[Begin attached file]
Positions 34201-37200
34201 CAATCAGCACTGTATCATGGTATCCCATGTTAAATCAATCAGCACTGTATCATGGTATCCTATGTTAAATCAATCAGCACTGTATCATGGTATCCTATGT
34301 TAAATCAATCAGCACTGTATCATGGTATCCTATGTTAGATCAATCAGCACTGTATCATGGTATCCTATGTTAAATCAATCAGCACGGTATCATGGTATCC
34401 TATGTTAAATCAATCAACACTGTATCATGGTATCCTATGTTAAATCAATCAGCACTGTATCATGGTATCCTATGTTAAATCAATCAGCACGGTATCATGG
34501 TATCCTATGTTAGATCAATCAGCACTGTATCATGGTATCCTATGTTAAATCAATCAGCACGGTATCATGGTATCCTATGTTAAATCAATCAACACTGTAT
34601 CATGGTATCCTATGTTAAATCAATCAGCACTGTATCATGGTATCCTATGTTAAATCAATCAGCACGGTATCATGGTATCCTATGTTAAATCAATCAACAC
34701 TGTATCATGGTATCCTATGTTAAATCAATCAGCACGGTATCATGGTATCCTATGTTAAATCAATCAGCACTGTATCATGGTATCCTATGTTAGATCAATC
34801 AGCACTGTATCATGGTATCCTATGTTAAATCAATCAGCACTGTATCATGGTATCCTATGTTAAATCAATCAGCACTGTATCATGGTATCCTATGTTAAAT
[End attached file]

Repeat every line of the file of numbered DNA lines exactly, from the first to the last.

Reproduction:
Positions 34201-37200
34201 CAATCAGCACTGTATCATGGTATCCCATGTTAAATCAATCAGCACTGTATCATGGTATCCTATGTTAAATCAATCAGCACTGTATCATGGTATCCTATGT
34301 TAAATCAATCAGCACTGTATCATGGTATCCTATGTTAGATCAATCAGCACTGTATCATGGTATCCTATGTTAAATCAATCAGCACGGTATCATGGTATCC
34401 TATGTTAAATCAATCAACACTGTATCATGGTATCCTATGTTAAATCAATCAGCACTGTATCATGGTATCCTATGTTAAATCAATCAGCACGGTATCATGG
34501 TATCCTATGTTAGATCAATCAGCACTGTATCATGGTATCCTATGTTAAATCAATCAGCACGGTATCATGGTATCCTATGTTAAATCAATCAACACTGTAT
34601 CATGGTATCCTATGTTAAATCAATCAGCACTGTATCATGGTATCCTATGTTAAATCAATCAGCACGGTATCATGGTATCCTATGTTAAATCAATCAACAC
34701 TGTATCATGGTATCCTATGTTAAATCAATCAGCACGGTATCATGGTATCCTATGTTAAATCAATCAGCACTGTATCATGGTATCCTATGTTAGATCAATC
34801 AGCACTGTATCATGGTATCCTATGTTAAATCAATCAGCACTGTATCATGGTATCCTATGTTAAATCAATCAGCACTGTATCATGGTATCCTATGTTAAAT